Thursday, February 16, 2006

Asynchronous Programming - Delegates : Always a problem for 90% of .NET developers

Most of us when working with GUI applications has definitely encountered certain problems with updated refresh of view. I mean to say that if you perform a task which takes atleast 10 seconds odd to finish, and then you try to switch between windows and attempt to get back to the main application window, you can notice that the application has freezed. You have numerous options to overcome this. the simplest one is write a void method/sub procedure and create a thread that executes that sub procedure. Inside the sub procedure, you can call the Refresh() or Update() method of the form you wish to refresh the view. Well this topic is not about how to use threads to make Windows applicaitons free of freezing effects, but is about asynchronous programming.

Asynchronous method call is where we call the method and proceed to execute the next line after the call. We do not wait for the method to return. So how will you know when your method has finished execution? what if you want to return some information or a value once the method has been computed? As an answer to all these questions, there is the CALL BACK function. The call back function is that function that is executed when the method that has been invoked asynchronously has returned(completed execution) The call back function is passed as a delegate and so is the function that is being called. So learning how delegates work is the first step for one who wish to use asynchronous calls to functions. Almost all tasks which takes considerably good amount of time to execute have asynchronous versions, already provided. For example on a stream you have a BeginRead() method. All the methods that are asynchronous starts with "Begin" and has a corresponding "End" method which is actually a call back method.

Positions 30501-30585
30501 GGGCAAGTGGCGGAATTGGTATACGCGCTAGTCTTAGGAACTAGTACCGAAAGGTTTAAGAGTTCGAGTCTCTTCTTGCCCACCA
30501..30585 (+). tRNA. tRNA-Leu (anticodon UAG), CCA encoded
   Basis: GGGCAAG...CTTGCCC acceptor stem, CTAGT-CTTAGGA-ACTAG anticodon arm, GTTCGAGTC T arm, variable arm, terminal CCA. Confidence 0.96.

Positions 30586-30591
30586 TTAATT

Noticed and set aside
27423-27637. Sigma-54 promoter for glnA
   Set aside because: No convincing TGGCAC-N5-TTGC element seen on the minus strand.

First of all. Let us look at working with delegates in simple terms. I am no expert and this is no documentation. So spare me if you dont understand and go join some coaching classes.

Basic Signature
public delegate [returntype] [function-name] ([parameters]) //C# version
public delegate
[function-name] ([parameters]) as [returntype] ' Vb.NET version

For example
public delegate int MathOperation(int a,int b);

We have declared a delegate. delegates could be treated as objects, just that they can call only one method. Just follow the steps you shall understand.

Step 1
1. Declare a delegate, usually outside the class as shown
public delegate int MathOperation(int a,int b);
2. You need to prepare a method same as the delegate signature. For example, for MathOperation a valid method would be as
public int Addition(int a, int b)
return a+b;
3. You need to then create an instance of delegate passing the method name that it is supposed to call. Here,
public static void Main(string[] args)
//create an instance of delegate
MathOperation add=new MathOperation(Addition);
As you can see you invoke the method through delegate instance as shown [ add(10,20) ] It appears as if we have given a new name to the method instead of using the exisiting name. So what is the use of delegates when i could do the same without using delegates.

The need for delegates rises in the situtaion where there are two objects say obj1 and obj2. Obj1 has a reference to obj2, so obj1 can invoke any method on the obj2b, but what if obj2 needs to invoke a method of obj1 whose reference it doesnt have. In that situation obj2 would provide a method to which obj1 can pass a delegate which holds the reference to the method of obj1 which obj2 needs to invoke. Inside the method of obj2, the delegate is registered with the obj2, so it is not the object reference that obj1 has but direct link to method of obj1. I hope you understand this. If you dont, then read again :))

[to be continued .....
[Next ... how to perform asynchronous method calls?]

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